Insights on Mitigation of AI Security Risks in Modern Businesses
Artificial Intelligence (AI) is a groundbreaking technology that has become integral in various fields. It enables us to offer innovative solutions in software development, decision-making, and other business areas. However, AI use can also bring security risks. In the article, we are analyzing these risks, and their impact on businesses and people who use AI. We will also show how companies can protect themselves from these risks, and keep their AI systems safe and secure.
AI Vulnerabilities and Threat Landscape
The use of AI in different areas has revealed new ways for attacks and weaknesses in the apps and systems where it is used. These weaknesses are real and can damage trust, dependability, and operation of AI systems, affecting both companies and individual users.
Here are some common examples of AI attacks:
- Input Attacks. These attacks manipulate the content fed into the AI system, altering its output to serve the attacker’s objectives. As AI systems operate by receiving inputs, performing calculations, and returning outputs, tweaking the input can lead to disastrous consequences. Imagine the aftermath of altering a physical stop sign to a green light. What would happen to a self-driving car?
- Poisoning Attacks. These corrupt the data that train an AI system, causing it to misinterpret information and act erroneously. Such attacks take advantage of AI’s primary sustenance, namely data. Spoil the data, and you spoil the AI system.
- Risk of AI Theft. AI models may be stolen through various means, including network attacks, exploitation of existing vulnerabilities, and deceptive strategies. Various attackers, from hackers to corporate spies, can carry out such illicit activities. Once they access AI models, they can modify and use them for harmful purposes, hence increasing the overall social risks associated with AI.
In addition, it is crucial not to overlook the security testing of web applications that either operate with proprietary AI or utilize third party APIs. In our testing practice, we discovered vulnerabilities in such applications. To be more exact, there was a case when a client’s application utilized OpenAI, a third party AI, to generate responses. We managed to bypass the limit of free generations. This allowed us to perform numerous generations every second. As a result, the client incurred service payment costs.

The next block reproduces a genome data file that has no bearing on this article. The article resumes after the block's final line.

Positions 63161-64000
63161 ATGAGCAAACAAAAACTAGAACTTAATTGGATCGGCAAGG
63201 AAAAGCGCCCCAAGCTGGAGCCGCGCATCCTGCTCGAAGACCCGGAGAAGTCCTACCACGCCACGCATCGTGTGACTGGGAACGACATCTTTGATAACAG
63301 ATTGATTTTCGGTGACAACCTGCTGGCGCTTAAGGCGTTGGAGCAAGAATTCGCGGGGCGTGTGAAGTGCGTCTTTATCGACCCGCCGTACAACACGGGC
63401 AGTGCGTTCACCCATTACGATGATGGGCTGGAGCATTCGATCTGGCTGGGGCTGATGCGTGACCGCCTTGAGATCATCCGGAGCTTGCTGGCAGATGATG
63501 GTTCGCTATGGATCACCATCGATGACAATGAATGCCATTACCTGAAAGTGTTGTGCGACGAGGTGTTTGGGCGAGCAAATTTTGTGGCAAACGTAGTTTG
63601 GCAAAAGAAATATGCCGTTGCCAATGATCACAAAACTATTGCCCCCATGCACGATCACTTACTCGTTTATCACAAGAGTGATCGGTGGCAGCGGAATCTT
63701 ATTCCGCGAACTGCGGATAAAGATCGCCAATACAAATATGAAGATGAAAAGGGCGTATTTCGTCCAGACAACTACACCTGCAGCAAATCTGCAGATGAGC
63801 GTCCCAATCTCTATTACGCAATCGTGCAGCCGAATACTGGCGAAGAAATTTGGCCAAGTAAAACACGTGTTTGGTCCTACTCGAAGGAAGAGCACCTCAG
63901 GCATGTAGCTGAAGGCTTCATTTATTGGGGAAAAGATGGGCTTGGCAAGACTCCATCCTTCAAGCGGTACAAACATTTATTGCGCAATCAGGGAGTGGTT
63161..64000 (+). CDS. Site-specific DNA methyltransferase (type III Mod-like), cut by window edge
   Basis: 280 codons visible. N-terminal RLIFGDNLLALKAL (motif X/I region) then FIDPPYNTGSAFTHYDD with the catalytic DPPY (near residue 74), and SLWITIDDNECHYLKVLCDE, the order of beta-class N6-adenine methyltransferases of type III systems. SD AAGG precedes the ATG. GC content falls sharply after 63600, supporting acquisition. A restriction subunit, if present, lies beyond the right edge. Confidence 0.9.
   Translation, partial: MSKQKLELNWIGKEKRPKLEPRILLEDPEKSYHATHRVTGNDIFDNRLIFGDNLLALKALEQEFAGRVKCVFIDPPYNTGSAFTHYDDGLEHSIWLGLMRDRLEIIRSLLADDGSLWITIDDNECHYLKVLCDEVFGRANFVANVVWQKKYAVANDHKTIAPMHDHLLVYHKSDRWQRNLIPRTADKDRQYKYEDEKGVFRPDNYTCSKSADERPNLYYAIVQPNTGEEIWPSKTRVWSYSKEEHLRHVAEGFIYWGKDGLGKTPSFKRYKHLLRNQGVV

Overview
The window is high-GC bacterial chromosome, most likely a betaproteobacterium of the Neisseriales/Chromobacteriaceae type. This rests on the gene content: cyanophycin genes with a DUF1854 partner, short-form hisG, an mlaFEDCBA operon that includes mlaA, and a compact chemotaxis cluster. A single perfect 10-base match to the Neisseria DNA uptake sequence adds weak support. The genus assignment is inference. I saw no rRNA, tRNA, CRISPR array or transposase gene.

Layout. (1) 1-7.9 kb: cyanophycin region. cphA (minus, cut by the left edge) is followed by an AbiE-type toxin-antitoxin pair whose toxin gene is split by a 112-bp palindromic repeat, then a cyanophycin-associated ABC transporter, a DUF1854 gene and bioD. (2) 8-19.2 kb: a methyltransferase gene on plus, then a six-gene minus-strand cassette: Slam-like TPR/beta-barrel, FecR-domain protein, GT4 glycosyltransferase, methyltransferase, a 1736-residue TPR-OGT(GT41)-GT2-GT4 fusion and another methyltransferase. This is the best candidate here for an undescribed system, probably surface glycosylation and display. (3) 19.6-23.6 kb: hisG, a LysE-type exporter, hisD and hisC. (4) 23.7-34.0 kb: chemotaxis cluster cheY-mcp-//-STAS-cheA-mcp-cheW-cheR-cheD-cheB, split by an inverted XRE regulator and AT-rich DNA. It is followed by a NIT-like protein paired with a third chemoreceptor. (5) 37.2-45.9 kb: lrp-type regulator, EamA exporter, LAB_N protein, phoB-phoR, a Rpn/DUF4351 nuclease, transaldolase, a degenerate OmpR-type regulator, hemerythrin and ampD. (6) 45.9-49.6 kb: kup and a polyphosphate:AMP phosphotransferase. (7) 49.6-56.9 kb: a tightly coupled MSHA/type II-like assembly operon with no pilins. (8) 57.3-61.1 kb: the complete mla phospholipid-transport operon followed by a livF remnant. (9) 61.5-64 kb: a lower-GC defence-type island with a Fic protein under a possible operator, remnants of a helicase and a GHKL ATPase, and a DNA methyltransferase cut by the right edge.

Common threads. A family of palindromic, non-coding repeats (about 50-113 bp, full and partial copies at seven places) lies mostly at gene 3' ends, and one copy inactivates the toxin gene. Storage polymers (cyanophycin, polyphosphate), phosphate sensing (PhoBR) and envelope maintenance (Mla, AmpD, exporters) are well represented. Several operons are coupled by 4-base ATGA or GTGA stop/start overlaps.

In another case, one could view other users’ conversations with AI and the results of their requests by cycling through chat IDs. Therefore, it is imperative to conduct regular security testing of web applications, as well as use DevSecOps solutions working with AI to prevent such vulnerabilities and potential financial losses.
OWASP Machine Learning Security Top Ten List
Considering the topic, it is essential to mention the OWASP Machine Learning Security Top Ten list. The latest OWASP Machine Learning Security Top Ten list, an initiative by the nonprofit OWASP (The Open Web Application Security Project), serves as a valuable resource for developers in the realm of machine learning security. This list delineates the top ten security issues prevalent in machine learning systems. Its primary aim is to provide an overview of these critical security concerns, offering insights into vulnerabilities, their potential impacts, and recommended preventive measures. This essential guide assists in understanding and addressing security challenges in machine learning systems, aligning with the general threat models discussed in our article.
For more detailed information, please refer to OWASP Machine Learning Security Top 10.
Here is the top five from the list:
- Input Manipulation Attack (ML01:2023): This attack type involves the intentional modification of input data with the aim of deceiving models. It leads to incorrect classifications and potentially allows attackers to bypass security measures or inflict damage to the system.